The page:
"But two hours later, protesters began setting up a new encampment with at least 15 tents. Leaders of the demonstration held trainings on how to resist further arrests and made plans for a march and rally for Wednesday afternoon," WPR reports.

Tulane University in New Orleans

On the last day of classes for most students, campus, city and state police officers converged on an encampment — an operation that student newspaper The Tulane Hullabaloo says began before dawn on Wednesday.

At least 14 protesters were arrested, including two students, Tulane announced. Earlier, the school had announced six arrests on Monday — including one student — and said it had suspended at least seven students for participating in what the university said was an "unlawful demonstration."

University of Arizona in Tucson

Violent conflicts played out in and around campus in the early hours of Wednesday, after police tore down an encampment near the school's north Main Gate Square.

"Around 2:00 a.m. law enforcement officers in gas masks and riot gear stormed a pro-Palestinian encampment on the University of Arizona campus," reports Arizona Public Media, which adds that hundreds of protest supporters were in the area and that the move came after a 10:30 p.m. deadline for protesters to leave.

Police made at least four arrests, AZPM reports, adding that people on the street heard a warning of "police deploying chemical irritant munitions."

UCLA's buffer zone was overrun

Images from the scene at the UCLA campus showed a large crowd of pro-Israel protesters pulling at metal barricades and wooden pallets the pro-Palestinian group had erected around their encampment.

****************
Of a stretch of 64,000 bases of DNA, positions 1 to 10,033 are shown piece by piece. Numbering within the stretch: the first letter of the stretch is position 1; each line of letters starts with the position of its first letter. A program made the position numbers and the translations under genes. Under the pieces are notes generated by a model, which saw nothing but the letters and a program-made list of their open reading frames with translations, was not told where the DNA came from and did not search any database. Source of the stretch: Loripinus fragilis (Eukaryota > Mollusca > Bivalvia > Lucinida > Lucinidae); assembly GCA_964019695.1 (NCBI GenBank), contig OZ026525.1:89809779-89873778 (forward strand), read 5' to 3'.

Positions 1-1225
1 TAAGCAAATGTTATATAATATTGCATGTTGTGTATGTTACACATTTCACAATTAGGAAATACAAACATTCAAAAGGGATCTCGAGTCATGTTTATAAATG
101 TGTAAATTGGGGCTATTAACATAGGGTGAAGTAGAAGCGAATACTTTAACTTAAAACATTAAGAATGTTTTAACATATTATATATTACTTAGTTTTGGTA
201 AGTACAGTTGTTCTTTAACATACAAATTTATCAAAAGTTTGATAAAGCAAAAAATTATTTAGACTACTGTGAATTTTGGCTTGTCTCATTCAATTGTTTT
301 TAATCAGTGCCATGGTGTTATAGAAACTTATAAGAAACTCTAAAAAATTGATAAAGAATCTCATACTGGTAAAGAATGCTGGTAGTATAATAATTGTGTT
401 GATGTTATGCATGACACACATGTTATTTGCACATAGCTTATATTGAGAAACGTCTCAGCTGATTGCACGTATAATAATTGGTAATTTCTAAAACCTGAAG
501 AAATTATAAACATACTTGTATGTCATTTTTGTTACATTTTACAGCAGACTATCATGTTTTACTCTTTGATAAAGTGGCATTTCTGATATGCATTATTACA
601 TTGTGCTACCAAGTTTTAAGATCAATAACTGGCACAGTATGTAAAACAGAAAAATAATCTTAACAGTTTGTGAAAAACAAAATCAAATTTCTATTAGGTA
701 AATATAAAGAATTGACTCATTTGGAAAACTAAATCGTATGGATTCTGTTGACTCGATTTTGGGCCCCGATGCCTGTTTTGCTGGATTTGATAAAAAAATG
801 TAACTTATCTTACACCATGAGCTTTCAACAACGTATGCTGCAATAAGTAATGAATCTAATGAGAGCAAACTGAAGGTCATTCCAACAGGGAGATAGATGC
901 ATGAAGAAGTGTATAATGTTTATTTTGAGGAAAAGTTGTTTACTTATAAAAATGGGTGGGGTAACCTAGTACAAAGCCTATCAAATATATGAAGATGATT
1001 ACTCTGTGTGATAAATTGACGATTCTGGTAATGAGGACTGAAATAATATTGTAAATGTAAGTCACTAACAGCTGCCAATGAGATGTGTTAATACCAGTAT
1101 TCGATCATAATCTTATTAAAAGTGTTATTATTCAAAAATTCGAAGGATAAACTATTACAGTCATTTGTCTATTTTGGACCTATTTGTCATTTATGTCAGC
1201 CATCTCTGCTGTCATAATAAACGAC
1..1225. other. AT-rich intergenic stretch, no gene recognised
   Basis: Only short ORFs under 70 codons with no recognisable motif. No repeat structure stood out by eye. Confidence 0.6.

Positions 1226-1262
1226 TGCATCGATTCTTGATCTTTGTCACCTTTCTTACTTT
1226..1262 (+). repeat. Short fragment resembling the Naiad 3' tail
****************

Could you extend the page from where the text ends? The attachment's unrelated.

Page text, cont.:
In addition to calling for divestment, the UCLA protests are meant to show solidarity with people in Gaza. The Israel-Hamas war has killed more than 34,000 Palestinians, according to the Gaza Ministry of Health, while Israel says some 1,200 Israelis were killed by Hamas in an assault last October. Israel says Hamas is still holding 133 hostages.

A crowd of counterprotesters had initially gathered near the Palestine Solidarity Encampment on Tuesday afternoon.

As the evening wore on, members of the group "began wrestling with protesters inside and [private campus] security hired by UCLA," according to the Daily Bruin.

From there, the violence continued to escalate.

The clash erupted days after the Israeli-American Council, an advocacy group, mounted a competing demonstration on Dickson Plaza, adjacent to the encampment. Despite heightened tensions, that large rally on April 28 ended without major clashes.

Images of that Israeli-American Council-organized event showed two large groups separated by a buffer zone.

But on Tuesday night, the buffer zone was overrun.

NYPD clear protesters from Columbia University building

Police ousted pro-Palestinian protesters at Columbia University from Hamilton Hall on Tuesday night — a school building they had been occupying since Monday. The New York Police Department mounted a large operation to remove the protesters, using an armored vehicle and a mechanized drawbridge to convey officers into the building.

"Approximately 300 people were arrested," New York Mayor Eric Adams said on Wednesday. That figure includes people who were on the Columbia University campus, as well as others arrested at City College — an institution in the City University of New York system that was a destination for a crowd of demonstrators who marched from Columbia University.

Adams stressed that the police operation took place at Columbia's request.

"We went in and conducted an operation to allow Columbia University to remove those who have turned the peaceful protest into a place where anti-Semitism and anti-Israel attitudes were pervasive," Adams said.

Copyright 2024 NPR

Bill Chappell is a writer and editor on the News Desk in the heart of NPR's newsroom in Washington, D.C.